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DWIs, Job Applications, and Expungements of Records

A DWI conviction can significantly affect your chances of gaining employment. If you have been charged with a DWI and are on the job hunt, it is possible that your prospective employer will conduct a background search and expose your arrest or conviction. If you hold a commercial driver's license and your job requires it, the DWI could be particularly harmful. There are limits, however, to what kind of decisions prospective employers can make based on the results of a background check.

A DWI conviction can significantly affect your chances of gaining employment. A DWI conviction can significantly impact your employment opportunities.

Federal restrictions on background checks

All states are required to adhere to the provisions of the Fair Credit Reporting Act. The FCRA prohibits the reporting of criminal arrests after a period of seven years. The reporting of criminal convictions may take place indefinitely. This means that if you were cleared of a DWI charge, there is a chance your prospective employer may not find out about the arrest (note that FCRA reporting restrictions only apply to jobs with a yearly salary of $75,000 or less). It may beneficial to speak with an attorney to make sure that, if possible, your record is wiped clean.

Federal courts often rule that Title VII of the Civil Rights Act of 1964 prohibits employers from denying employment to people who have a conviction unless there is a good business reason. Interpretations of the Civil Rights Act are not uniform, however, especially in relation to some state laws. 

State laws and background checks

Under the most state laws, employers are allowed to refuse employment to prospective employees with convictions on their records. Some states allow employers to refuse employment to applicants with arrests.

New York State has legal standards that require a public employer to prove why a conviction is relevant to the job being applied for. Additionally, New York and a number of other states apply this regulation to private employers as well. This means that if a conviction is not recent and does not seem to have any bearing on the potential job, the chances of being hired may be greater.

Those who run for public office or apply for professional licenses are required to disclose DWI convictions and other convictions, dating back 10 years. For some jobs, a DWI on your record does not necessarily mean that you will not be considered for a job, but it may affect your potential employer's decision. Jobs that involve driving in a professional capacity will usually not allow an employee with a recent DWI on their record to work.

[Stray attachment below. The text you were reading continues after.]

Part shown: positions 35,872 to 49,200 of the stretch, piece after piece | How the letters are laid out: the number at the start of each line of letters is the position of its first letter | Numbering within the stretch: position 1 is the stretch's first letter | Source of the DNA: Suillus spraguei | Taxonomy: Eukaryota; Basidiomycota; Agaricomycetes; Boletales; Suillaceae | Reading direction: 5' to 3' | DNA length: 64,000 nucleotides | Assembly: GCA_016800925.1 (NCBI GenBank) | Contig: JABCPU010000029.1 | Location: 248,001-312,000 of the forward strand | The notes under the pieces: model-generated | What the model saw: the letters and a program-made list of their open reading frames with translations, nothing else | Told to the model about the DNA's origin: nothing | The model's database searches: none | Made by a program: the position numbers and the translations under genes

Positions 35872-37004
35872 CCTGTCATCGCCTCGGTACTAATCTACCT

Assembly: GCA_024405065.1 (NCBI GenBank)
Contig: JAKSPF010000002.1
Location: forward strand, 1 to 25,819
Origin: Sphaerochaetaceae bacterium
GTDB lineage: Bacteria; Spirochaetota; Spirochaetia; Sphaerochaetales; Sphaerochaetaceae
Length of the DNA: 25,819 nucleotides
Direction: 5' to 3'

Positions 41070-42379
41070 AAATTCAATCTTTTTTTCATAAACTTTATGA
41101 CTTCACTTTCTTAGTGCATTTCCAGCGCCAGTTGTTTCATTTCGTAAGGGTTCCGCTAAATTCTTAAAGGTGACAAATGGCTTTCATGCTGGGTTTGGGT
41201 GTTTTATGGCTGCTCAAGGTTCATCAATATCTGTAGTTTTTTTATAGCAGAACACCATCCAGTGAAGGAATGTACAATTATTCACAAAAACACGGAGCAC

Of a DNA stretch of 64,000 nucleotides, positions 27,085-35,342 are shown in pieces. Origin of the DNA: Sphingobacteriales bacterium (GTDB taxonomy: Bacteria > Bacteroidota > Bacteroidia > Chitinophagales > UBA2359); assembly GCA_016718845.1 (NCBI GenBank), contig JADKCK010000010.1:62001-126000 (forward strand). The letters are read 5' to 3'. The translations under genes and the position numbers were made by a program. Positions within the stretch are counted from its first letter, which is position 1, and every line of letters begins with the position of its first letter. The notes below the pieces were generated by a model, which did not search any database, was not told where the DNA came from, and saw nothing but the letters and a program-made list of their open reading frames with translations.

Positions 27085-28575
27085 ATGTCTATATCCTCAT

Background check information

Approximately 20 different pieces of information can go into an official background check. This information may include character references, neighbor interviews, incarceration records, driving records, criminal records, and vehicle registrations. Most states require background checks for certain jobs, such as those that involve children or the elderly.

Generally, if you are applying for a job, it is best to tell the truth. Some employers can overlook a DWI offense, but a lie being discovered will most likely end your candidacy for a job. It is important to consider that the Internet allows for more thorough background checks these days, and even if a DWI arrest does not show up on your record, a simple search on Google could result in your prospective employer finding about the arrest nonetheless.  

Expunging a DWI from your record

It is not always an option, but some states allow DWI offenders to expunge their records. Expungement is a court-ordered process that helps people remove embarrassing events from their background information. While many states limit expungement to arrests that did not lead to a conviction, speaking with an attorney can let you know exactly what is possible given your particular situation. Additionally, if you have any other DWI-specific questions, a lawyer can help you understand exactly where you stand with respect to potential jobs, expungement, and background checks.

Experienced representation

Lipsitz Green Scime Cambria, located in Buffalo, has attorneys that are widely recognized as leaders in the field. Our performance is motivated by attaining the best possible outcome for each client. With more than 25 years of experience, the DWI lawyers at Lipsitz Green have in-depth knowledge of a client's rights, the potential penalties that may arise, and the possible weaknesses in charges against a client. We also have a thorough understanding of the law as it relates to seeking an expungement of records in DWI cases. Lipsitz Green is dedicated to providing a tough and effective DWI defense. 

This article does not purport to give legal advice and is for informational purposes only.

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